Oh, and if you come out of the screening without a yearning to run off and join NASA, you're a stronger view than I...

Staff Writer

Not one of Matt Damon or Ridley Scott's best... it was a solid film if unspectacular. There never really seemed to be too much depth in Matt Damon's character and at no point did I find myself empathising with his lonely plight on Mars. *Spoiler Alert* There was rarely a moment where I didn't believe he wasn't going to be rescued. 

There was also a lack believability in other characters - There was a desperate and half hearted attempt at a romantic storyline from Kate Mara's character and Sean Bean seemed to be completely incapable of playing the minor role of 'man who looks after crew'.

My only other comment would be that it was quite heavy on the science... I like photosynthesis and plant production as much as the next guy but I don't feel as though I need it explaining in detail on the big screen.


There’d been so much hype around this film that I wasn’t quite sure what to expect. I’d deliberately avoided most trailers and reviews and went to the screening with an open mind. As a self-confessed science geek, the premise appealed from the get-go: astronaut gets stranded on Mars; millions of miles from Earth; his fellow travellers have left him behind, presumed dead; can he possibly survive and, somehow, perhaps even get back home? 

Matt Damon portrays Mark Watney with a manner of (perhaps overly) calm composure and tenacity. His self-assured resolution to ‘science the shit’ out of his predicament belies the initial hopelessness of the situation and you sit there wondering just how frightening an experience like that would actually be (extremely, one would assume!). Watney does seems to take it all largely in his stride, which kind of defuses some of the tension and you almost forget just how dire his position actually is. It also wasn’t easy to get a true sense of the passing of time. I understand events in the book version were edited to fit into the film’s timeframe and this may have contributed to the timeline feeling shorter than actually experienced. A Director’s Cut, with additional/longer scenes, could correct this in the future perhaps? 

Although much scientific research was done for the book, there were of course the inevitable few instances of dodgy science, the worst probably being the intensity of the dust storm that triggers events to begin with. But at the end of the day it’s not a science class and it all fits in with the narrative and doesn’t really detract from the enjoyment.

The Martian landscape was beautifully realised and the red planet looked as desolate a wasteland as you’d expect, all reddish brown hues and endless panoramas of rocky mountains. A good cast and Matt Damon’s solid and likeable overall performance keeps you rooting for him. All in all, this science geek was left fairly satisfied.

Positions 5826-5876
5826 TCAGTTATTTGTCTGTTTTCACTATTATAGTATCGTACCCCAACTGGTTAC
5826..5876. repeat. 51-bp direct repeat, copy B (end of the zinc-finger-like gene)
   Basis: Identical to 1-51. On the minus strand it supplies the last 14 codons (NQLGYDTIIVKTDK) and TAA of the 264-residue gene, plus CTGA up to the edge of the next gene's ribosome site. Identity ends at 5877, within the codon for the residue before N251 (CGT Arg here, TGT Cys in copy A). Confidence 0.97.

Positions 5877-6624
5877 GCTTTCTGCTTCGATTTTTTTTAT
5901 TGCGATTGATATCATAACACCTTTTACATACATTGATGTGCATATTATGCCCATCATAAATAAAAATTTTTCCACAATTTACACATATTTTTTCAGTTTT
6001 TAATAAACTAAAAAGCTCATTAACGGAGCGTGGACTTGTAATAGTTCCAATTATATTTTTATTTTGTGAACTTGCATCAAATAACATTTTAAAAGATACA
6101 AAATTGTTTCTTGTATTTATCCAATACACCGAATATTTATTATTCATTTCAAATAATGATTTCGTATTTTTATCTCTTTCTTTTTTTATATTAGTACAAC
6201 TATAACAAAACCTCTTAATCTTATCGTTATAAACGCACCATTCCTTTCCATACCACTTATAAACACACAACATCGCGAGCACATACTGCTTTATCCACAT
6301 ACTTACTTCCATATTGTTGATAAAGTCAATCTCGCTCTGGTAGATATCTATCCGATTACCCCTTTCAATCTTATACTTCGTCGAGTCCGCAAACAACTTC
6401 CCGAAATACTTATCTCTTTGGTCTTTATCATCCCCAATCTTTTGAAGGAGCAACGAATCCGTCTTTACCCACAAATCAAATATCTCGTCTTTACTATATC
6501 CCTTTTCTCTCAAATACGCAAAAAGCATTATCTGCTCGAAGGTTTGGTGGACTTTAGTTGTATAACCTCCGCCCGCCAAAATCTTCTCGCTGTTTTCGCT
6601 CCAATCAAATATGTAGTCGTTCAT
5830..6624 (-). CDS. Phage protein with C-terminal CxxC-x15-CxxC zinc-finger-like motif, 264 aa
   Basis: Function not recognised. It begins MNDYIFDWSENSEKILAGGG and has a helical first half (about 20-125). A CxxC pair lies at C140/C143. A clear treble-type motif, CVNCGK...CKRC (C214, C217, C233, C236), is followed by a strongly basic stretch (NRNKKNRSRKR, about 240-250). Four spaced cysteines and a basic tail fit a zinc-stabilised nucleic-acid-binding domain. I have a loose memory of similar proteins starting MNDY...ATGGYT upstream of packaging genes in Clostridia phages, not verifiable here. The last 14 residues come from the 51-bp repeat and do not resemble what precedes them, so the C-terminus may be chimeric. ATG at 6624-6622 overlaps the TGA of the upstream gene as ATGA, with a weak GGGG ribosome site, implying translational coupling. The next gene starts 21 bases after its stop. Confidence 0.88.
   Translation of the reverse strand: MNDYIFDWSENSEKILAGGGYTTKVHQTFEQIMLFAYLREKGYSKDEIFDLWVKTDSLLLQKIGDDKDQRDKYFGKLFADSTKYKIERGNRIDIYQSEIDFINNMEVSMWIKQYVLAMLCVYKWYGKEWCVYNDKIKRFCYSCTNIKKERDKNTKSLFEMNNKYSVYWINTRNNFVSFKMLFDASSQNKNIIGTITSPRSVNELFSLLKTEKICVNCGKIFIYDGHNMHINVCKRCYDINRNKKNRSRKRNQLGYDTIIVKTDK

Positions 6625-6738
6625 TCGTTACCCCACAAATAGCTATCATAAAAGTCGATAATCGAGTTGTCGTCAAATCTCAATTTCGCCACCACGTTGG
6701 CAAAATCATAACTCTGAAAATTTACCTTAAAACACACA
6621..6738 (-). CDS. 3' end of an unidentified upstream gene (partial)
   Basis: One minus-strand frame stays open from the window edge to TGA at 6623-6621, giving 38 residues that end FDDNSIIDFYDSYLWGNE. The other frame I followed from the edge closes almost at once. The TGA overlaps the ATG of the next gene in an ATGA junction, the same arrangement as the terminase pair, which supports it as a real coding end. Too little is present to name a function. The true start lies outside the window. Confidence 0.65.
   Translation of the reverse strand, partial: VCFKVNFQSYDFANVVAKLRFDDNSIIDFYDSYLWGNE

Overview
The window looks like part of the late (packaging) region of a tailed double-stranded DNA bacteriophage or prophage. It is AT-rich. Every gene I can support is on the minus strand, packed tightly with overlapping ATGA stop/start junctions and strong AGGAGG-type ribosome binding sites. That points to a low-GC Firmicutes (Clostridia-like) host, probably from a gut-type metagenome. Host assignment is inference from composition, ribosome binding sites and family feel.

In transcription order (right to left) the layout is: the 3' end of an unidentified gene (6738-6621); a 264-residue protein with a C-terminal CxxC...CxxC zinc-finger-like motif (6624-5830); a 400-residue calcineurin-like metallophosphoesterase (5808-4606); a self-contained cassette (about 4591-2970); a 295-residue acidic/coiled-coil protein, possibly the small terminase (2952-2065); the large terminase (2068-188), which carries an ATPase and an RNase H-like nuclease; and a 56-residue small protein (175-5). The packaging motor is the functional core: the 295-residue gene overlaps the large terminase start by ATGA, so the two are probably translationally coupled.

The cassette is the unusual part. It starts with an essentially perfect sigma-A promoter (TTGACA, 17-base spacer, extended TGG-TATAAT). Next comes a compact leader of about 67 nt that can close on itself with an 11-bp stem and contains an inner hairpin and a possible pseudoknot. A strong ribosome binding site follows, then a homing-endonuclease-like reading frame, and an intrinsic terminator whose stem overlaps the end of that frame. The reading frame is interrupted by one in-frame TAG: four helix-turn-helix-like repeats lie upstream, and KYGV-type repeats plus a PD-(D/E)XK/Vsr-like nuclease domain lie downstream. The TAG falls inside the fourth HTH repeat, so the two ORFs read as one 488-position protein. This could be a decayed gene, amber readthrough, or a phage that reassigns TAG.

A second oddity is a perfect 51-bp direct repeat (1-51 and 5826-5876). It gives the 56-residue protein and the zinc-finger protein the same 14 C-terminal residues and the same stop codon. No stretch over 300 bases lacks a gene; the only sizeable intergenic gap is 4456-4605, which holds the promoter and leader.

If you're reading this review in the hope of assessing whether to spend your evening holed up in a crowded cinema watching the latest release or instead, finally getting round to checking out that new Ridley Scott space film thingy, then much like me- you are a little late to the party on this one.  And in some respects, this film is a late to the party addition to the most recent big two space films (Interstellar, Gravity).  

Managing much of the same impressive special effects, dramatic encounters & drawing conceptual comparisons, albeit tenuously (mission into the unknown, gets stuck in space/another dimension, has to fight for survival into order to return home), The Martian really had to up the anti in order to match the reaction of it's blockbuster predecessors. Without giving too much away, the story is interesting and more of a humanistic take on the typical space odyssey. Punctured with humorous narration from Matt Damon throughout, the plot does grip you and you find yourself willing him to succeed.  

My favourite scene, possibly not intended for it's comedy but to me a fairly humorous point, is when Matt Damon's character compares himself to Iron Man towards the end.  Keep an eye out for it- and instead of Iron Man, picture Wall-E & Eva.

Not a sci-fi fan I found a lot of the NASA/ techi explanations are bit of a yawn. However Matt Damon is just excellent in the lead , he plays the role with intelligence, a sense of humour, and he actually made me believe all the nonsense. Four stars for the film - Five for Matt. 

Shut the mouth up! Matt Damon why can't you eat with the mouth closed? I'm sure no one else got bothered but unfortunately for me I focused on it and was only fearing his next meal... Ok I might be OCD but beware!